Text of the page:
Courses

SPRING COURSE LIST

Responsible Conduct of Research in Geosciences (Half-Term)
Subject associations
GEO 503 / AOS 503

Course educates Geosciences and AOS students in the responsible conduct of research using case studies appropriate to these disciplines. This discussion-based course focuses on issues related to the use of scientific data, publication practices and responsible authorship, peer review, research misconduct, conflicts of interest, the role of mentors & mentees, issues encountered in collaborative research and the role of scientists in society. Successful completion is based on attendance, reading, and active participation in class discussions. Course satisfies University requirement for RCR training.

Instructors
Leo Donner
Thomas S. Duffy
John A. Higgins
Larry W. Horowitz
Allan M. Rubin
Daniel M. Sigman
Frederik J. Simons
Rong Zhang
Graduate Studies
Spring 2023
Fundamentals of the Geosciences
Subject associations
GEO 505

A yearlong survey, in sequence, of fundamental papers in the geosciences. Topics in 505 (Spring) include the origin and interior of the Earth, plate tectonics, geodynamics, the history of life on Earth, the composition of the Earth, its oceans and atmospheres, past climate. Topics in 506 (Fall) include present and future climate, biogeochemical processes in the ocean, geochemical cycles, orogenies, thermochronology, rock fracture and seismicity. A core course for all beginning graduate students in the geosciences.

Instructors
Jie Deng
Adam C. Maloof
Satish C. Myneni
Allan M. Rubin
Daniel M. Sigman
Frederik J. Simons
Graduate Studies
Spring 2023
Stable Isotope Geochemistry With An Environmental Focus
Subject associations
GEO 520

Examines the use of stable isotope measurements to investigate important biogeochemical, environmental, and geologic processes, today and over Earth history. Introduction to terminology, basic underlying principles, measurement techniques, commonly used analytical and computational approaches for analyzing data, followed by a review of typical applications of the isotope systems of carbon, oxygen, nitrogen, and other elements. Lectures by the instructor, problem sets, numerical modeling assignments, student presentations and a final student paper based on readings from the scientific literature.

Instructors
Daniel M. Sigman
Graduate Studies
Spring 2023

FALL COURSE LIST

Climate: Past, Present, and Future (SEN)
Subject associations
GEO 102A / ENV 102A / STC 102A

Which human activities are changing our climate, and does climate change constitute a major problem? We will investigate these questions through an introduction to climate processes and an exploration of climate from the distant past to today. We will also consider the impact of past and ongoing climate changes on the global environment and on humanity. Finally, we will draw on climate science to identify and evaluate possible courses of action. Intended to be accessible to students not concentrating in science or engineering, while providing a comprehensive overview appropriate for all students.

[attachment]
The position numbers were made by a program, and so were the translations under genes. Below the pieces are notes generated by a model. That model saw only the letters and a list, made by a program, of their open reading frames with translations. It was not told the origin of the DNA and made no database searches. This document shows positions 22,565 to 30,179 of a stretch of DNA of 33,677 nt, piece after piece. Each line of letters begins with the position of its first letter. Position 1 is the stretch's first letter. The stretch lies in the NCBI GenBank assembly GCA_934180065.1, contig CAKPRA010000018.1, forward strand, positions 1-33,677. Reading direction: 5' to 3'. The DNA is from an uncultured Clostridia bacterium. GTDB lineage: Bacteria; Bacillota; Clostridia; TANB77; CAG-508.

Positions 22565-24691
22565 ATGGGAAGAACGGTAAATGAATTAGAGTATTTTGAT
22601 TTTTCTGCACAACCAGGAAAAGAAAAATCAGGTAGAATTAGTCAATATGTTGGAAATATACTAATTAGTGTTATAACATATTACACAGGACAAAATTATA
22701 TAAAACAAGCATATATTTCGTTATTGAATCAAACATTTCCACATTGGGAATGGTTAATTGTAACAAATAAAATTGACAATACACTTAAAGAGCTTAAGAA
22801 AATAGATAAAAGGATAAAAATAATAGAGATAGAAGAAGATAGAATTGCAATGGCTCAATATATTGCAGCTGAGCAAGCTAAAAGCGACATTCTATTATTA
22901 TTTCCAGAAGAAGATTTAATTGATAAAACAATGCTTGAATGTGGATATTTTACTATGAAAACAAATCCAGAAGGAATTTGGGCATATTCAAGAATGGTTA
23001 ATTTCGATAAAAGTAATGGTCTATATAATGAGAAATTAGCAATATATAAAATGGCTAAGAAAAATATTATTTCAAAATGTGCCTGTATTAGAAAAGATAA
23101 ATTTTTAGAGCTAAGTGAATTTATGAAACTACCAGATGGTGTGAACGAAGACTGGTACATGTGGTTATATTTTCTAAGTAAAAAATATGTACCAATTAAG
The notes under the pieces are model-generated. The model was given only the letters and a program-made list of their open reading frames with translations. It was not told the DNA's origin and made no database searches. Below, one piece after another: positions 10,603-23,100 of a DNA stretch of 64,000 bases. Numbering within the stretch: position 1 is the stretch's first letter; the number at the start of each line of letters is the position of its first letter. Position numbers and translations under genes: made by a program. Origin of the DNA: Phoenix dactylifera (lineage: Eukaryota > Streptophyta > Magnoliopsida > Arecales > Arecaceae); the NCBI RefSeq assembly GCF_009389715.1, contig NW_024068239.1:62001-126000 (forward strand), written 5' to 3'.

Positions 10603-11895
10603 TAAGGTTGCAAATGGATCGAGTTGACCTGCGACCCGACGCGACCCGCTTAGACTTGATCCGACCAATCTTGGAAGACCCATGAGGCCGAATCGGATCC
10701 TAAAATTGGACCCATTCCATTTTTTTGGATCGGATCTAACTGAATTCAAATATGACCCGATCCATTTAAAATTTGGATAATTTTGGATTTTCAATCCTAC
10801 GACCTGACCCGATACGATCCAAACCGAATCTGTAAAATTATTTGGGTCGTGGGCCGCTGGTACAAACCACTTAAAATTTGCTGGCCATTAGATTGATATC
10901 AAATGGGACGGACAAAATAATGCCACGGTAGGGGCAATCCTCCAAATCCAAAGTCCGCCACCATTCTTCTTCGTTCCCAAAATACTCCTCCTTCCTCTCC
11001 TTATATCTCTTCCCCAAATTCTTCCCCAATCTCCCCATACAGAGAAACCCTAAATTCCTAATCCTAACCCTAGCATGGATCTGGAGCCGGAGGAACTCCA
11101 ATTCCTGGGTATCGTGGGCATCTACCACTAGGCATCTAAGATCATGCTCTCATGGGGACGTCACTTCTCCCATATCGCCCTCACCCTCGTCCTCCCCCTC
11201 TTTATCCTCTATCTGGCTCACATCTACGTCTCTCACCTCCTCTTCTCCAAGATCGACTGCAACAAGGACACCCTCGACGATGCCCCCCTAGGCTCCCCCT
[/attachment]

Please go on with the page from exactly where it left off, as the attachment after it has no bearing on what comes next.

Instructors
Daniel M. Sigman
Climate: Past, Present, and Future (SEL)
Subject associations
GEO 102B / ENV 102B / STC 102B

Which human activities are changing our climate, and does climate change constitute a major problem? We will investigate these questions through an introduction to climate processes and an exploration of climate from the distant past to today. We will also consider the impact of past and ongoing climate changes on the global environment and on humanity. Finally, we will draw on climate science to identify and evaluate possible courses of action. Intended to be accessible to students not concentrating in science or engineering, while providing a comprehensive overview appropriate for all students.

Instructors
Daniel M. Sigman
Methods of Chemical and Isotopic Analysis in the Earth Sciences (SEL)
Subject associations
GEO 402 / ENV 402

An intensive introduction to isotopic analyses in the Earth sciences. Students will learn the fundamentals of isotope abundance and isotope ratio mass spectrometry through lectures and laboratory rotations with hands-on training in a wide range of analytical techniques. The course is oriented towards upper-level undergraduate students interested in pursuing laboratory research in geological, biological, and environmental sciences as part of their JP or ST as well as graduate students in the natural and applied sciences.

Instructors
Stefania Gili
John A. Higgins
Daniel M. Sigman